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Sick, elderly woman takes on Trudeau government’s impaired driving laws
Sick, elderly woman takes on Trudeau government's impaired driving laws
Canadian News

Sick, elderly woman takes on Trudeau government’s impaired driving laws 

A 76-year-old Victoria woman is taking on Canada’s roadside impaired driving test.

Norma McLeod will be working with her lawyers to launch a constitutional challenge against the controversial and “unfair” law that some are saying gives police an unprecedented amount of power, being able to demand a breathalyzer at their will.

“I just feel the police have no sympathy for us who have a hard time breathing, said McLeod. “I have gotten a lot more confident than I was before. Others have come forward with their problems as well.”

Concerns surrounding Canada’s roadside driver tests have bubbled over in recent months, as different stories of police crossing boundaries continue to pop up from province to province.

Recently, a woman in Nova Scotia had her car impounded. Her crime? Having M.S.

Michelle Gray was stopped for a roadside checkpoint. Gray, a medical cannabis product user that aids in her treatment of multiple sclerosis symptoms, was stopped at the checkpoint while driving on her way to work.

Gray says she wasn’t worried initially. It had been over six hours since she had last consumed any cannabinoid product, which is the amount of time the federal government enforces for the operation of a vehicle.

But unfortunately for Gray, she tested positive for THC, the principal psychoactive constituent of cannabis. And although she passed a sobriety test, she still had her licence suspended for one week.

Cases of this nature are not few or far between.

In a story reported by Global News, a man by the name of Art went to his local Ontario Beer Store to return about three dozen beer bottles and 10 wine bottles, which his family had accumulated over the Christmas season.

Not much time had passed, and Art had been pulled over in a traffic stop by a police officer who asked if he had been drinking. Art said he had not.

Art says the officer demanded a roadside breath sample. Art asked the officer what would happen if he did not provide the breathalyzer test, to which the officer informed him that he would face arrest, a criminal charge, and a license suspension. All of this from a 70 year old man who was simply returning bottles to the Beer Store.

Art took the breathalyzer test. He passed the test, and went on to continue his day.

McLeod’s case is of similar nature. She was pulled over after leaving a liquor store near her home. She wasn’t drinking, and showed no signs of impaired driving, but was pulled over anyway. She was then instructed to conduct a breathalyzer test.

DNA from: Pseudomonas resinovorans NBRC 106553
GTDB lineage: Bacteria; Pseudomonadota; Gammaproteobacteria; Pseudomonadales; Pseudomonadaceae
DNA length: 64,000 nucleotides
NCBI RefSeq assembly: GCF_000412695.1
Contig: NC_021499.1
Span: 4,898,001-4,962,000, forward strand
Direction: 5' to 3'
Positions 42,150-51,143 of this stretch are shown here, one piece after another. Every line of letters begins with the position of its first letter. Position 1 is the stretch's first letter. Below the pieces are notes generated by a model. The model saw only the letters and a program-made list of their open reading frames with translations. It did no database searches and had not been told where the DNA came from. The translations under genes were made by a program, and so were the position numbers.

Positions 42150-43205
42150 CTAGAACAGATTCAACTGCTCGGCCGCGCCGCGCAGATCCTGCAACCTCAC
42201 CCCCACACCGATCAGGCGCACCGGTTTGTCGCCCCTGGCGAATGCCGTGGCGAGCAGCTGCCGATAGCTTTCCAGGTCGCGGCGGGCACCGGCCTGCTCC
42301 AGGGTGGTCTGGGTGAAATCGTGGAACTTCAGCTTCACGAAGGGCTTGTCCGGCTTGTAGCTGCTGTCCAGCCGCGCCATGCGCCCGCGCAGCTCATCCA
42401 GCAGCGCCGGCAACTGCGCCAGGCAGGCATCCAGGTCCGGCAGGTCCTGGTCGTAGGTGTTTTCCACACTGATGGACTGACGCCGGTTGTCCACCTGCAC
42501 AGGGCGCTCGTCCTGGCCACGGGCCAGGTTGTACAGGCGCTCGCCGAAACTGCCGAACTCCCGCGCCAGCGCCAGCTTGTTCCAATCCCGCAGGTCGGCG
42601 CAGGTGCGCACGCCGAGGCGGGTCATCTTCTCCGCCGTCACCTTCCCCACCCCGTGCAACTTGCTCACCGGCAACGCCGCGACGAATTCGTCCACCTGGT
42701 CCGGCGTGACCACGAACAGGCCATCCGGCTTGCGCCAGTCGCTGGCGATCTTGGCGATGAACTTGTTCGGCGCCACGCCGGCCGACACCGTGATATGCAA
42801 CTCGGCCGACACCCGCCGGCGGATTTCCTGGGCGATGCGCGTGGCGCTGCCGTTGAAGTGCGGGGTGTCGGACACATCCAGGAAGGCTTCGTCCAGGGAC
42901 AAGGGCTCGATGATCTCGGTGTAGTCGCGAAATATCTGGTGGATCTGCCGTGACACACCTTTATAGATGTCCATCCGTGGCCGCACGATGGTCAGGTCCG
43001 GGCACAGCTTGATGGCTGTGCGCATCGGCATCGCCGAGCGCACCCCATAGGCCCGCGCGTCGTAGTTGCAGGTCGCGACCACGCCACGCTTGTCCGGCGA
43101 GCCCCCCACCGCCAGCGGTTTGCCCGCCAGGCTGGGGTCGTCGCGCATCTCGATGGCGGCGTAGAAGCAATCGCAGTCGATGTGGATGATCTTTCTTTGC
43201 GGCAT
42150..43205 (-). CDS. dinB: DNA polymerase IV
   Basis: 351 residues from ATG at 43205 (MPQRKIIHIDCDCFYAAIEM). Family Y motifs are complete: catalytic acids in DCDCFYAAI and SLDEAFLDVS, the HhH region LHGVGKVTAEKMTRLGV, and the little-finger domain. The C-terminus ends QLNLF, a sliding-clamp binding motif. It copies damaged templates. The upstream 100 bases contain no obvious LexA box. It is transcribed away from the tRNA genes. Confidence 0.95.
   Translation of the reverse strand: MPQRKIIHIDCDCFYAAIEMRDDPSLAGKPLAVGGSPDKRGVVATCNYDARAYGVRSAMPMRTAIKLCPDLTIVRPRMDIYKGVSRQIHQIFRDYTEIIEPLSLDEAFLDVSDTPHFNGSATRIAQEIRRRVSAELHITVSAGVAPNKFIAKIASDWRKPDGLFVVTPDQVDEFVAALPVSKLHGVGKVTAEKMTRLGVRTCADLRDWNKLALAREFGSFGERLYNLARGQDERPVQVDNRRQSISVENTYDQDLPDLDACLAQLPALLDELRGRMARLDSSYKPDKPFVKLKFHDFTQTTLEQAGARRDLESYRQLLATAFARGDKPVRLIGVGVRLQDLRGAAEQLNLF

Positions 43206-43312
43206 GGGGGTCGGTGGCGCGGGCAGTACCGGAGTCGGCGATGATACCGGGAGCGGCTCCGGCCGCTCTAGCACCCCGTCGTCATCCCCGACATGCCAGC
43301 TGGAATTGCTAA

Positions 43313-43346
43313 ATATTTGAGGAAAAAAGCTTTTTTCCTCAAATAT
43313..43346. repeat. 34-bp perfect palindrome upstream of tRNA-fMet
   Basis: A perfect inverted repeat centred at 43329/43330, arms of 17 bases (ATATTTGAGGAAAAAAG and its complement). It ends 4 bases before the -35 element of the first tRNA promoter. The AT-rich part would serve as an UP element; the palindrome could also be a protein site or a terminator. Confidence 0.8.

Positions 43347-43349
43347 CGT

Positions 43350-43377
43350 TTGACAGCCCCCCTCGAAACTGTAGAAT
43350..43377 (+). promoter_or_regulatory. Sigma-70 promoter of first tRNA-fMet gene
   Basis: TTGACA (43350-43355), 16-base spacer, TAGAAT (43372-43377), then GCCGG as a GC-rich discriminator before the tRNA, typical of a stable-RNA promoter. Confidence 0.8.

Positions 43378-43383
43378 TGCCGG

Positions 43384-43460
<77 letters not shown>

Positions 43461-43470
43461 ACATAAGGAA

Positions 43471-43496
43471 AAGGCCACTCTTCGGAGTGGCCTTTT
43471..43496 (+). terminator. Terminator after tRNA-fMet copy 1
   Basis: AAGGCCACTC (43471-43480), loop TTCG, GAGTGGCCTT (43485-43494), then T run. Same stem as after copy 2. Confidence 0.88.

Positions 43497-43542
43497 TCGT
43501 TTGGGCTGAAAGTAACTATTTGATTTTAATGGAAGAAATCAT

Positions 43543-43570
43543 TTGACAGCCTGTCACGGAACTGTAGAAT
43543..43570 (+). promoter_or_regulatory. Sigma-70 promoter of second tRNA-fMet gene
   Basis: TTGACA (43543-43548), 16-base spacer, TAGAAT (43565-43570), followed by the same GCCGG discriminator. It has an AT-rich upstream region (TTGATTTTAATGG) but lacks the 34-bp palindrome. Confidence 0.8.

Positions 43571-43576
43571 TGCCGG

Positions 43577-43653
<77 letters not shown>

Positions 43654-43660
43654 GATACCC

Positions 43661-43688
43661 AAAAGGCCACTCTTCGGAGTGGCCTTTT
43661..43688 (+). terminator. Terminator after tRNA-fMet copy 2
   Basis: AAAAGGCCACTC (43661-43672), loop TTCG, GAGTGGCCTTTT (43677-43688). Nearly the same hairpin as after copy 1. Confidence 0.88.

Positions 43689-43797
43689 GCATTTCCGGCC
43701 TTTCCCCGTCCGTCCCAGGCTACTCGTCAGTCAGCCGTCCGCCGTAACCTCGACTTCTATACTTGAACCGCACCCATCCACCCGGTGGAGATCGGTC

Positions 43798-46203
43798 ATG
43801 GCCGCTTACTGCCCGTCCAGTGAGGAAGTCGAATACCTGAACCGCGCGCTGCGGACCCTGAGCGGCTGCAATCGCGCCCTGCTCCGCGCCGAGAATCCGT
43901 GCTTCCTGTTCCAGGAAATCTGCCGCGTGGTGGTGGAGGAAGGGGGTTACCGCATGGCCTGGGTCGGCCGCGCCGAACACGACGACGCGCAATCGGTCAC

After several attempts, she was unable to physically blow hard enough for the breathalyzer to detect anything whatsoever. She then had her car impounded, her licence revoked, and failed an appeal, despite having a doctor note saying she couldn’t blow hard enough to pass the test.

McLeod survived mouth cancer, wears a mouth implement and has Chronic Obstructive Pulmonary Disease, an illness which typically causes chronic bronchitis and asthma symptoms.

“Many people are being caught up in on this without having anything to drink. It clearly is a guilty-until-proven-innocent situation,” says Jerry Steele, one of two lawyers assisting McLeod in her case.

“If we were successful and we were able to strike this legislation as unconstitutional it will go back to what it was like before December 2019, which is police needed at least a reasonable suspicion.”

The law firm states that they are looking to highlight other stories of a similar nature. The lawyers say that predatory policing could be at play, a practice in which officers target elderly citizens who are legally leaving liquor stores.

“When you pull people over who have done nothing wrong, no driving behavior, no admission of consumption, no odour of liquor, nothing to indicate they have consumed alcohol within a very lengthy period of time and then you terrorize them to the side of the road because you have the lawful authority to do so,” said Steele.

For now, McLeod will be taking public transit. In her sickly state, taking transit can be a

“It is a lot of walking. I am huffing and puffing when I am walking to the bus. And I can’t take my dog with me on the bus. I normally take him in the car I miss that too,” McLeod said.

“I just hope they come up with something for people that because of their health issues cannot breathe into the tube.”

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